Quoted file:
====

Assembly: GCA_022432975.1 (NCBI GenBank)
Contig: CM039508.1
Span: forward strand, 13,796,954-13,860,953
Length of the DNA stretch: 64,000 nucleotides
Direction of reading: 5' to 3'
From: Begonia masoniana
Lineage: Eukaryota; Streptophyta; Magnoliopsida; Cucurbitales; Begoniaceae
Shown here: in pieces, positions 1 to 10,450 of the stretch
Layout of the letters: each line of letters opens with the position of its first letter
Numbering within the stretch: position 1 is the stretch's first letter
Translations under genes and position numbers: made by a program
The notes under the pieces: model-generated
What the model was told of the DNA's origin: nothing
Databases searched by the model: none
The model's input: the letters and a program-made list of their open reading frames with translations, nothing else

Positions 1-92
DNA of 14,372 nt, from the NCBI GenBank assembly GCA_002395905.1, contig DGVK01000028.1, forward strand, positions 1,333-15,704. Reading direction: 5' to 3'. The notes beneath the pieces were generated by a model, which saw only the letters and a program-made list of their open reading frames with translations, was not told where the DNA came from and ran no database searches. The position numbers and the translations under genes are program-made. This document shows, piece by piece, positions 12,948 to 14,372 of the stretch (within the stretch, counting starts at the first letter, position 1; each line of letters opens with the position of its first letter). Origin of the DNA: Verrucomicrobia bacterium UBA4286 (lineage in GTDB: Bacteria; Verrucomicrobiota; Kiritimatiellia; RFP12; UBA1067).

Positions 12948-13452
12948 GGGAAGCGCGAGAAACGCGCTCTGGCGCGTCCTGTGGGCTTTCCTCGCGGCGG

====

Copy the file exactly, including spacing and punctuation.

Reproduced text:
Assembly: GCA_022432975.1 (NCBI GenBank)
Contig: CM039508.1
Span: forward strand, 13,796,954-13,860,953
Length of the DNA stretch: 64,000 nucleotides
Direction of reading: 5' to 3'
From: Begonia masoniana
Lineage: Eukaryota; Streptophyta; Magnoliopsida; Cucurbitales; Begoniaceae
Shown here: in pieces, positions 1 to 10,450 of the stretch
Layout of the letters: each line of letters opens with the position of its first letter
Numbering within the stretch: position 1 is the stretch's first letter
Translations under genes and position numbers: made by a program
The notes under the pieces: model-generated
What the model was told of the DNA's origin: nothing
Databases searched by the model: none
The model's input: the letters and a program-made list of their open reading frames with translations, nothing else

Positions 1-92
DNA of 14,372 nt, from the NCBI GenBank assembly GCA_002395905.1, contig DGVK01000028.1, forward strand, positions 1,333-15,704. Reading direction: 5' to 3'. The notes beneath the pieces were generated by a model, which saw only the letters and a program-made list of their open reading frames with translations, was not told where the DNA came from and ran no database searches. The position numbers and the translations under genes are program-made. This document shows, piece by piece, positions 12,948 to 14,372 of the stretch (within the stretch, counting starts at the first letter, position 1; each line of letters opens with the position of its first letter). Origin of the DNA: Verrucomicrobia bacterium UBA4286 (lineage in GTDB: Bacteria; Verrucomicrobiota; Kiritimatiellia; RFP12; UBA1067).

Positions 12948-13452
12948 GGGAAGCGCGAGAAACGCGCTCTGGCGCGTCCTGTGGGCTTTCCTCGCGGCGG